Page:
Noob, and noob questions


({John15}) #1

I’ve been throwing for almost two years and have recently developed an interest in kendama.

I’ve never played one, what are some things to know? Where do I start?


(Mash Mastar) #2

You cannot not go wrong with which ever path you choose to start from. The more beat up it the ken is the easier it is to do harder tricks like tight rope walking. I dream about everything I venture on to also.


({John15}) #3

Thanks man! Do you have some links for tutorials for easy beginner tricks?


#4

I’d recommend something with a stickier paint for learning. It will help you get the hang of balance tricks.

My favorite that we have in stock right now:


#5

The beat up part is generally true, but that’ll have no bearing on tight rope unless you’re talking specifically about the tip. A flatter, worn down tip is needed for that trick, which, by the way, is one of the most absolutely difficult kendama tricks I can think of. To call it hard is a massive understatement.
Really though, with all the silk and tacky paints available like @YoYoExpertGarrett mentioned , having a beat dama isn’t really necessary. It used to be more helpful back in the day when all the paints were super slick and glassy out of the box. The damage from playing would help create friction for balance tricks.


({John15}) #6

So now that we’ve established probably one of the last tricks that I would want to learn first, where should I start? Can you share any links or anything?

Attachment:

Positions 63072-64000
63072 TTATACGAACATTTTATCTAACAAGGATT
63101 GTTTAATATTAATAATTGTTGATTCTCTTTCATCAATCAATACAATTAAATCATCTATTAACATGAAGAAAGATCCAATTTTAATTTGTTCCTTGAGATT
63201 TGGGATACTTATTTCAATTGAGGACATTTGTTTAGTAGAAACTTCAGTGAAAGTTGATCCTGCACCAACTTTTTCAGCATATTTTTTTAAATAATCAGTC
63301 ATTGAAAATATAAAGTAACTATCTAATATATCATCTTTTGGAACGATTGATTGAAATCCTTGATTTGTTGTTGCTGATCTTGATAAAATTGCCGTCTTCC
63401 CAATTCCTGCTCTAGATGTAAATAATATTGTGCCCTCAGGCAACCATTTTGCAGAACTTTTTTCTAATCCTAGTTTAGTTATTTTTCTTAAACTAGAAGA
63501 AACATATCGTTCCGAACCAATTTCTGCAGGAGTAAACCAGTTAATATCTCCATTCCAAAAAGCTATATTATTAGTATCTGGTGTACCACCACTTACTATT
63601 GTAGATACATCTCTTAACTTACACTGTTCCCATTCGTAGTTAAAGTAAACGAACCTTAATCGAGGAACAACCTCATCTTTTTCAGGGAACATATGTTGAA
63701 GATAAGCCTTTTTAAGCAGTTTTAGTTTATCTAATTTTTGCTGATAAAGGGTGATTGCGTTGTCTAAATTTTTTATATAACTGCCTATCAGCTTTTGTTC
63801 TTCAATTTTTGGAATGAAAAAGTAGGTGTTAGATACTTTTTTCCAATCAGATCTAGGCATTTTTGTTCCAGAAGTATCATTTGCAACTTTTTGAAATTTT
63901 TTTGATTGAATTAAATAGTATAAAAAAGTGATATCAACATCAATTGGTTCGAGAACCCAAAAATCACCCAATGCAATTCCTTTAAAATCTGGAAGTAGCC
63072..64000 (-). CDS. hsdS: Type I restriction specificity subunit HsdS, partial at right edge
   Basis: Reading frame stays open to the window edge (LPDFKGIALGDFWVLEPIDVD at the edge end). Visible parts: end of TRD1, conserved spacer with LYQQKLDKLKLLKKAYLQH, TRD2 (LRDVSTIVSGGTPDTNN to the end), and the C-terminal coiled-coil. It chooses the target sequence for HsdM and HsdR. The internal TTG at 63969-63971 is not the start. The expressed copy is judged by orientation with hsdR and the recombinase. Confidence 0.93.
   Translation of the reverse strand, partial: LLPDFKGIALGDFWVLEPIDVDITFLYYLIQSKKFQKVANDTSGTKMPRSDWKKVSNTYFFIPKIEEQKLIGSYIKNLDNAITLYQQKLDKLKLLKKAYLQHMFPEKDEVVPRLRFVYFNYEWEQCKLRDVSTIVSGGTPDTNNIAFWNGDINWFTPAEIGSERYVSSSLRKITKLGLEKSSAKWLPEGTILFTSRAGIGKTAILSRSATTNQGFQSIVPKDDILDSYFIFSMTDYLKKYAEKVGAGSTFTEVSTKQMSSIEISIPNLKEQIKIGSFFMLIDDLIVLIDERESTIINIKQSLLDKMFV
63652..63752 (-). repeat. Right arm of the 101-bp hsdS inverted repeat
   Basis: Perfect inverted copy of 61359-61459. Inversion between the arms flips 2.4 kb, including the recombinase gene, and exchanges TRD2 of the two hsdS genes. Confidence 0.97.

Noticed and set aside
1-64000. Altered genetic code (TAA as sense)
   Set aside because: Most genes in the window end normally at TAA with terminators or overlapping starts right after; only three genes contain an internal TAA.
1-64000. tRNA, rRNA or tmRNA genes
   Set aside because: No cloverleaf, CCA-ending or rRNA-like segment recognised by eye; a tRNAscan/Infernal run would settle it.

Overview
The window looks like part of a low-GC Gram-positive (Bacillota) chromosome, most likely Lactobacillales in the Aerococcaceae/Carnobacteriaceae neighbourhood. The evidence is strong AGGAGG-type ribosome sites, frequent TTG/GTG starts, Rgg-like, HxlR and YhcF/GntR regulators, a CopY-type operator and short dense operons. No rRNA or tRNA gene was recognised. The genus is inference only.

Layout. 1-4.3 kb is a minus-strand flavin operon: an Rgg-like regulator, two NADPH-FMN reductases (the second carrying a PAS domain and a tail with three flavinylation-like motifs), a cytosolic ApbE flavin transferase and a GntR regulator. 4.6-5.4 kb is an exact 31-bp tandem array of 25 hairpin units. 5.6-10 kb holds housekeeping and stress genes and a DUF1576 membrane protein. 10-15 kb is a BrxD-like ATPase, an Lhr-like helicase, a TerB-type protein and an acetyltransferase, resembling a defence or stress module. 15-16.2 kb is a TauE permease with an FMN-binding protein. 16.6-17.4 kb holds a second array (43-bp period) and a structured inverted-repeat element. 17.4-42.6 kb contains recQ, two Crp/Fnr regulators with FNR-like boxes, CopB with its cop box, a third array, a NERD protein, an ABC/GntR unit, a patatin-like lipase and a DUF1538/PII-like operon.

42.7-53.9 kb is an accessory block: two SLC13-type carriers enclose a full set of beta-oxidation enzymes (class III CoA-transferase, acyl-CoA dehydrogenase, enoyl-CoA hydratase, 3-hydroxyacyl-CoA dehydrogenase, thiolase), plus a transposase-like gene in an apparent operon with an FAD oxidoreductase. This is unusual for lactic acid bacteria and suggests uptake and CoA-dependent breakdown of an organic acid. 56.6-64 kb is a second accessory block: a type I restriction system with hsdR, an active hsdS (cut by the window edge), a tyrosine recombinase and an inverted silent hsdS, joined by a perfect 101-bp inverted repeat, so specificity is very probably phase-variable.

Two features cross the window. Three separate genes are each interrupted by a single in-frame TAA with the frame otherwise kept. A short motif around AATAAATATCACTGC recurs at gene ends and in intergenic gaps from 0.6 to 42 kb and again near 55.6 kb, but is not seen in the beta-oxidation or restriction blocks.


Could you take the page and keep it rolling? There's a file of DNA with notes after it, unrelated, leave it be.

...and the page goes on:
#7

Kendama USA has some great tutorials, Here’s their beginner youtube trick list:

The trick I always encourage beginners to focus on is Around The World. That’s Big cup > Small cup > Base cup > Spike. It gives you a good feel for kendama overall, positioning the tama, and you get to practice transitioning from cup to cup and cup to spike:


({John15}) #8

Dude, this looks freaking fun. I don’t know why but Kendama has never appealed to me until the last couple of days. Thank you!


#9

Yeah, kendama is a lot of fun. I always have one on my desk and take one with me (along with a yo-yo of course) when traveling. I think all the balance and body movement from kendama can give you a different perspective on yoyo as well. At the very least it’s helpful to take a break and focus on a different set of skills once in a while. If you’re getting bogged down trying to learn a yo-yo trick step away and play kendama for a bit.


#10

One of the things I like about it is that doing the same trick three times in a row could require three different movements. For example, the hole in the tama might be in different locations while resting in a cup, so you have to pay attention to that kind of thing and compensate/adjust when moving from one element to another.


(Neil ) #11

The biggest thing I stress when teaching people kendama is to over exaggerate your body movements when your learning. Especially the knees! Eventually you get the flow and become more consistent. Also when getting a ken, MAKE SURE IT HAS STIPES. Or a horizontal split/ fade of some kind. Having horizontal lines will help you find where the hole on the Tama is making tracking and landing spikes so much easier. Also the best tutorials out there rn are forsure the sweets ones. They really did a good job remaking them.


({John15}) #12

And @Colemann13 you see, these are excellent pieces of advice. What a surprisingly unique new set of skills this requires! I’m stoked to give it a go :slightly_smiling_face:


#13

Yeah, If I get a kendama without a stripe or color fade I immediately draw a line around the middle lol.


#14

Yoyotricks.con then select on the top ( is it still right ) corner kendama.